Multicentre, randomised trial to investigate early nasal high - Flow therapy in paediatric acute hypoxaemic respiratory failure: A protocol for a randomised controlled trial - A Paediatric Acute respiratory Intervention Study (Paris 2)

Donna Franklin, Deborah Shellshear, Franz E. Babl, Luregn J. Schlapbach, Ed Oakley, Meredith L. Borland, Tobias Hoeppner, Shane George, Simon Craig, Jocelyn Neutze, Amanda Williams, Jason Acworth, Hamish McCay, Alex Wallace, Joerg Mattes, Vinay Gangathimn, Mark Wildman, John F. Fraser, Susan Moloney, John GavranichJohn Waugh, Sue Hobbins, Rose Fahy, Simon Grew, Brenda Gannon, Kristen Gibbons, Stuart Dalziel, Andreas Schibler, on behalf of PARIS and PREDICT

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Introduction Acute hypoxaemic respiratory failure (AHRF) in children is the most frequent reason for non-elective hospital admission. During the initial phase, AHRF is a clinical syndrome defined for the purpose of this study by an oxygen requirement and caused by pneumonia, lower respiratory tract infections, asthma or bronchiolitis. Up to 20% of these children with AHRF can rapidly deteriorate requiring non-invasive or invasive ventilation. Nasal high-flow (NHF) therapy has been used by clinicians for oxygen therapy outside intensive care settings to prevent escalation of care. A recent randomised trial in infants with bronchiolitis has shown that NHF therapy reduces the need to escalate therapy. No similar data is available in the older children presenting with AHRF. In this study we aim to investigate in children aged 1 to 4 years presenting with AHRF if early NHF therapy compared with standard-oxygen therapy reduces hospital length of stay and if this is cost-effective compared with standard treatment. Methods and analysis The study design is an open-labelled randomised multicentre trial comparing early NHF and standard-oxygen therapy and will be stratified by sites and into obstructive and non-obstructive groups. Children aged 1 to 4 years (n=1512) presenting with AHRF to one of the participating emergency departments will be randomly allocated to NHF or standard-oxygen therapy once the eligibility criteria have been met (oxygen requirement with transcutaneous saturation <92%/90% (dependant on hospital standard threshold), diagnosis of AHRF, admission to hospital and tachypnoea ≥35 breaths/min). Children in the standard-oxygen group can receive rescue NHF therapy if escalation is required. The primary outcome is hospital length of stay. Secondary outcomes will include length of oxygen therapy, proportion of intensive care admissions, healthcare resource utilisation and associated costs. Analyses will be conducted on an intention-to-treat basis. Ethics and dissemination Ethics approval has been obtained in Australia (HREC/15/QRCH/159) and New Zealand (HDEC 17/NTA/135). The trial commenced recruitment in December 2017. The study findings will be submitted for publication in a peer-reviewed journal and presented at relevant conferences. Authorship of all publications will be decided by mutual consensus of the research team. Trial registration number ACTRN12618000210279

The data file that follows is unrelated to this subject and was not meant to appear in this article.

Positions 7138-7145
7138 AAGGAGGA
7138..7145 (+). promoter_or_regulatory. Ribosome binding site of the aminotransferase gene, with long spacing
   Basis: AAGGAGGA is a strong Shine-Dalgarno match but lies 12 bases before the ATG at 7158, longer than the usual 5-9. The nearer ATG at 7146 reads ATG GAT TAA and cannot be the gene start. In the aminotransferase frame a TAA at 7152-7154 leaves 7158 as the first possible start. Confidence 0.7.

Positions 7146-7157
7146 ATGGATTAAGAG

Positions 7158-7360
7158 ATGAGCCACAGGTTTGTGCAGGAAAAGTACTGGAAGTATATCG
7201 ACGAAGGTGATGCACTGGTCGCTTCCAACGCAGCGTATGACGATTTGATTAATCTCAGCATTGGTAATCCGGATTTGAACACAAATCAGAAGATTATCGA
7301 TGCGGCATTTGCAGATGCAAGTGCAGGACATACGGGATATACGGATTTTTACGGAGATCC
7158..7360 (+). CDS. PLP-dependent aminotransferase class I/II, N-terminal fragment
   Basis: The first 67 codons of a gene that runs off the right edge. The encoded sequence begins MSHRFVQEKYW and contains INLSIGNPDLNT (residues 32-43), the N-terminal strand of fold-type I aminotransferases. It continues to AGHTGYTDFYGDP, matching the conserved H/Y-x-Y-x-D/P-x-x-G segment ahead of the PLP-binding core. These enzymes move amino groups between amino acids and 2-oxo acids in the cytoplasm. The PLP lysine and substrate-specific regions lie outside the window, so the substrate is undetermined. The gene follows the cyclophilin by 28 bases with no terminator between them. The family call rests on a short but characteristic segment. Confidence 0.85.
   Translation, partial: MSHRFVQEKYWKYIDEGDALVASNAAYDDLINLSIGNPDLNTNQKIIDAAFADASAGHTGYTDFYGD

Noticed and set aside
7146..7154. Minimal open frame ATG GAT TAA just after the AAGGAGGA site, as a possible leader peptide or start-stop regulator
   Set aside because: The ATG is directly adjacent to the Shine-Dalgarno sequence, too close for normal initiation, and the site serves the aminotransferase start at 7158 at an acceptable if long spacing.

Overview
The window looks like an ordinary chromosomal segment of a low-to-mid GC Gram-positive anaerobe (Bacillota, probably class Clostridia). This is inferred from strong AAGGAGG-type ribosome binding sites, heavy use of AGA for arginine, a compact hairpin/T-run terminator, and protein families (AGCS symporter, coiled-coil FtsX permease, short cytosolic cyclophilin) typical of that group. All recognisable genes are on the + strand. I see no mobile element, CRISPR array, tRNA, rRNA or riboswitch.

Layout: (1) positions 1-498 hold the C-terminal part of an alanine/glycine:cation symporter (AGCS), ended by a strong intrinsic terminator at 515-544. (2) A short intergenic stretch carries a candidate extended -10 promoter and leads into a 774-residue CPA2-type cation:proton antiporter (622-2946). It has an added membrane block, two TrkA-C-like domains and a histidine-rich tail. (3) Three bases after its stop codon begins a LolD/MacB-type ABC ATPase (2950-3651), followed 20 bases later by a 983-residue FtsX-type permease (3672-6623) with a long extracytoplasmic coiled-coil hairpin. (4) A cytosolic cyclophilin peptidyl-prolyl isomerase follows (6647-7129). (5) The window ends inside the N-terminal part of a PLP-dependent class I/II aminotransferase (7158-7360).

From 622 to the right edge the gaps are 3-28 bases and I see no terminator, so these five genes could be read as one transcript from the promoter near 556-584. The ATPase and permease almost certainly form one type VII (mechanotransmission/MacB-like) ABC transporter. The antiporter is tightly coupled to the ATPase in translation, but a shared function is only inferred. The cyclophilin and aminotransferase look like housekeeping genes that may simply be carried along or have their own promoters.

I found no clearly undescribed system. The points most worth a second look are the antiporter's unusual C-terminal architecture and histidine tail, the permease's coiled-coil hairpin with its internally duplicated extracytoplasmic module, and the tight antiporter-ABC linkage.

Original languageEnglish
Article numbere030516
Number of pages9
JournalBMJ Open
Issue number12
Publication statusPublished - 18 Dec 2019


  • children
  • oxygen therapy
  • paediatric
  • respiratory disease
  • respiratory support

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